Many of Brandon Alberto Carreiro’s family and friends will be making the 40-minute trip to Providence this weekend to see him perform with the national touring production of the Tony Award-winning musical “Kinky Boots.”

While it may be a short jaunt up Interstate 195 to see Carreiro perform, his journey to the Providence Performing Arts Center stage has been much longer — one filled with potential detours and roadblocks. But his story is one of triumph, which may be why taking the stage in “Kinky Boots” means so much to him.

“This is my dream show,” he said. “We have five shows between Friday and Sunday. A majority of my family is coming to see me Saturday night.

“A majority of them have never seen me perform; this is a really big moment for me. To share that with the people I love and are close to me — and to be able to share that moment with them is really special.”

Part of the significance to Carreiro is the theme of “Kinky Boots,” which is based on a hit independent British movie from 2005, and chronicles the plight of Charlie Price, whose inherited family show business looks bound for closure until he finds a niche making men’s boots for drag performers.

“It’s a show about acceptance and tolerance,” said Carreiro. “Maybe you think it’s about accepting sexuality, but it’s really about realizing we’re all human beings and everyone has a story to tell, and they’re all important and finding common ground with someone who may not look like you but we all have something that connects us.

“At the end of the show, it’s a big celebration of love and acceptance and love for self and for one another.”

It’s a message Carreiro believes is important for the audience, and one that’s been important for his journey, as well.

“Doing a show that leaves the audience feeling inspired and sending them off with a message is — when I tell you it’s a full-circle moment, everything I’ve experienced in my life I get to express in this show.”

The New Bedford native grew up with a passion for performing and got his start in show choir and high school drama performances.

After spending some time training in Boston and New York and acting in productions around the region, he was diagnosed with non-Hodgkin’s lymphoma. During the time he was undergoing chemotherapy, he was also acting in a New Bedford Festival Theatre production of “Hairspray.”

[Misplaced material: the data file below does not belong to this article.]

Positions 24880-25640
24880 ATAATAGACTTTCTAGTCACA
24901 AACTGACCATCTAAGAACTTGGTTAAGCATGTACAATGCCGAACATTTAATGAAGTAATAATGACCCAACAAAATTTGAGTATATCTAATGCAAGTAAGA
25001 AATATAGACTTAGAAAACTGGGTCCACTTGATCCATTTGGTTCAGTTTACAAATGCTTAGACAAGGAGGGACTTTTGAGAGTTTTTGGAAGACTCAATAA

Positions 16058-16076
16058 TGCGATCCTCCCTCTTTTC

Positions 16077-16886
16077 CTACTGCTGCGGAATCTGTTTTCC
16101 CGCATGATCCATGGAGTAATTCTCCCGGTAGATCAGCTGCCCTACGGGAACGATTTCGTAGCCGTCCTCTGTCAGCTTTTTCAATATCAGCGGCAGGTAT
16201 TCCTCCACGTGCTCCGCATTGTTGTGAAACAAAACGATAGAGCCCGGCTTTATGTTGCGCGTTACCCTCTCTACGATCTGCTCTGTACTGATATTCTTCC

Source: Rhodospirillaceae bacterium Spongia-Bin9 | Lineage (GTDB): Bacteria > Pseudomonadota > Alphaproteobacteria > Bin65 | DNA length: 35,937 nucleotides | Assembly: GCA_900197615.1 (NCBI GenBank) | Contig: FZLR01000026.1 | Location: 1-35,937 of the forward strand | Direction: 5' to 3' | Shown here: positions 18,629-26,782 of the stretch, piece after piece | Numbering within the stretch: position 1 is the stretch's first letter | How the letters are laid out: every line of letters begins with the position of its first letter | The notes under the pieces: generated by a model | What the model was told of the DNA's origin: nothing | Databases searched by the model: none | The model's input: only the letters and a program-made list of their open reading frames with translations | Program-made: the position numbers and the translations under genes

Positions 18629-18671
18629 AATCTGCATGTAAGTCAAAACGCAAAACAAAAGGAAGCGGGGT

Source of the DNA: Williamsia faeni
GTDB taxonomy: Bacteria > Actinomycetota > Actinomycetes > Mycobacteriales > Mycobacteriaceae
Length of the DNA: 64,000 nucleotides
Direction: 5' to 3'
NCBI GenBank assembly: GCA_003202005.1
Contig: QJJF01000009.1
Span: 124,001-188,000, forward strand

“The theme of the show is about perseverance and love and acceptance, and when you’re in a cast, everyone throws themselves into the world of the show, and that ends up becoming the bonding factor for everyone,” he said. “That energy was really palpable.

“I think that was my strongest medicine, even stronger than the chemo.”

Now, Correiro says he has a clean bill of health.

“I celebrated five years this year, so I can say I’m cancer free,” he said.

The diagnosis, Correiro said, forced him to evaluate his dreams of being a performer, and ultimately led him to renew his focus on the theater.

That led him to move to New York, where a chance encounter brought him to where he is today.

“I’ve had my eyes set on ‘Kinky Boots’ for about three years now,” he said. “I saw it by chance. I was walking past the theater where it was playing while training at Broadway Dance center. They were handing out tickets for something like $30 and I had nothing to do that night.”

He went to the show and was transfixed by what he saw.

“I was swept away,” he said. “The message was so incredibly inspiring. I knew from the moment I watched the show, I said, ‘I’m going to be in this show one way or another.’”

What followed was three years of auditioning. (“Broadway is a tough world to break into,” he said.) And now this full-circle moment on the stage at the PPAC where his high school drama teachers at New Bedford High once took him to see shows and participate in Q&A’s with the performers.

“I love New Bedford. It will always be my home,” Correiro said. “I will never forget, and I hold close to me all the teachers I’ve had — especially the teachers in New Bedford that supported me. This show is for them. Stop by the stage door afterward and say hello.

“This is going to be a really special homecoming.”